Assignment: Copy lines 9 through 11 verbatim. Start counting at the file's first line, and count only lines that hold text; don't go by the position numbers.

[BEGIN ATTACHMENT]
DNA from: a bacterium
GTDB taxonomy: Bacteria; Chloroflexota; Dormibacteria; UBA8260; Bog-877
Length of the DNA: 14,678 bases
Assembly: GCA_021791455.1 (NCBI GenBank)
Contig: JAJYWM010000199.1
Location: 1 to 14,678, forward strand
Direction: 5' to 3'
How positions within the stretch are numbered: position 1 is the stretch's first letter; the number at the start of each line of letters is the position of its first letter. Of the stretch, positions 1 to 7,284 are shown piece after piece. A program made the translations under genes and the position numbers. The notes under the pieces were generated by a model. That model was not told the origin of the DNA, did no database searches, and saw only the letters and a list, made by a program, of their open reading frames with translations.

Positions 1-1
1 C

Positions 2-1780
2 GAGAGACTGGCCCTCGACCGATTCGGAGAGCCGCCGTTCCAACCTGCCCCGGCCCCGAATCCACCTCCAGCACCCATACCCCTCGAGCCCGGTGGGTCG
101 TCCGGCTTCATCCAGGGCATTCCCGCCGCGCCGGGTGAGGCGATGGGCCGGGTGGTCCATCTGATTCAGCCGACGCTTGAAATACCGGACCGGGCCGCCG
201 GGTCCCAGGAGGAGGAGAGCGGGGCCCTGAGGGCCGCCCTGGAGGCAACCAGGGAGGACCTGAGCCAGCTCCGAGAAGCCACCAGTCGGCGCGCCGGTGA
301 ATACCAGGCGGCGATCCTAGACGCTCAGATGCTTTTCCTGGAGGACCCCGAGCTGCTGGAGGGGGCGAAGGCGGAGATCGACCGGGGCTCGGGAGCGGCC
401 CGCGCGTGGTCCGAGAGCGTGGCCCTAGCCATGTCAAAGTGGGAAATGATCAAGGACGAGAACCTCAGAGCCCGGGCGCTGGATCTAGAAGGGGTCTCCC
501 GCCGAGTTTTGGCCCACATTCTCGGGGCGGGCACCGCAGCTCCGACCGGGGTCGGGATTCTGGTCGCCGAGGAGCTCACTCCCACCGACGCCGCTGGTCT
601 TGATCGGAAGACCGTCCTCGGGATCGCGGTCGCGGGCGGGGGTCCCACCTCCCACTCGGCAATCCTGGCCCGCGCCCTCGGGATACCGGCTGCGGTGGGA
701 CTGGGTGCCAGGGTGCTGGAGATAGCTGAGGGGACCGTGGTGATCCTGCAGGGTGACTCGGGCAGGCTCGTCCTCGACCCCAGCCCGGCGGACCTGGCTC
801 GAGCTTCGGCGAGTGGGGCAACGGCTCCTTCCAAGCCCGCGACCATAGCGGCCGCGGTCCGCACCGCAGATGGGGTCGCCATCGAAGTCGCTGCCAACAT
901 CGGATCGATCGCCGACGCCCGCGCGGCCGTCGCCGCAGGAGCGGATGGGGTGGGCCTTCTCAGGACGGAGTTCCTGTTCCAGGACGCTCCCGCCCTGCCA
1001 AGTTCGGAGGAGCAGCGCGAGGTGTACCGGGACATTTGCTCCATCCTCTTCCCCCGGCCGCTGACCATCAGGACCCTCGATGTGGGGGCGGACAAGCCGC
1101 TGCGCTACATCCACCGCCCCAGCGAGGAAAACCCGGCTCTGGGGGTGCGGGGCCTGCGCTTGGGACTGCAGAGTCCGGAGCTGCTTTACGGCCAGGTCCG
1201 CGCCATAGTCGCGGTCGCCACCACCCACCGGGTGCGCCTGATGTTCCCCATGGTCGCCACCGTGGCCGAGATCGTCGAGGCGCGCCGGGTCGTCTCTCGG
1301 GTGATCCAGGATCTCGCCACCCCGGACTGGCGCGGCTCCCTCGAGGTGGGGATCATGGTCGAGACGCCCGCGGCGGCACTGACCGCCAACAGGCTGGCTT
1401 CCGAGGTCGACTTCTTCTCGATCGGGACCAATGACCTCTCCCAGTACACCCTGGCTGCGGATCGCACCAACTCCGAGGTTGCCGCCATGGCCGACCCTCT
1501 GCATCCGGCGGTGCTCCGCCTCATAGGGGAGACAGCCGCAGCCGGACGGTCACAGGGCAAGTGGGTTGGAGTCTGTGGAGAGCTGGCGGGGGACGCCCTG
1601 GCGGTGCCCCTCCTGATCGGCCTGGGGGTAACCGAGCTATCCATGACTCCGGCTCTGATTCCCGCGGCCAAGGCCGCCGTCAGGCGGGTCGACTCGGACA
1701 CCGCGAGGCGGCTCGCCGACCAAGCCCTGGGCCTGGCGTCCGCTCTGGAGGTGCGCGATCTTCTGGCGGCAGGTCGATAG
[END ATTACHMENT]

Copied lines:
Positions 1-1
1 C

Positions 2-1780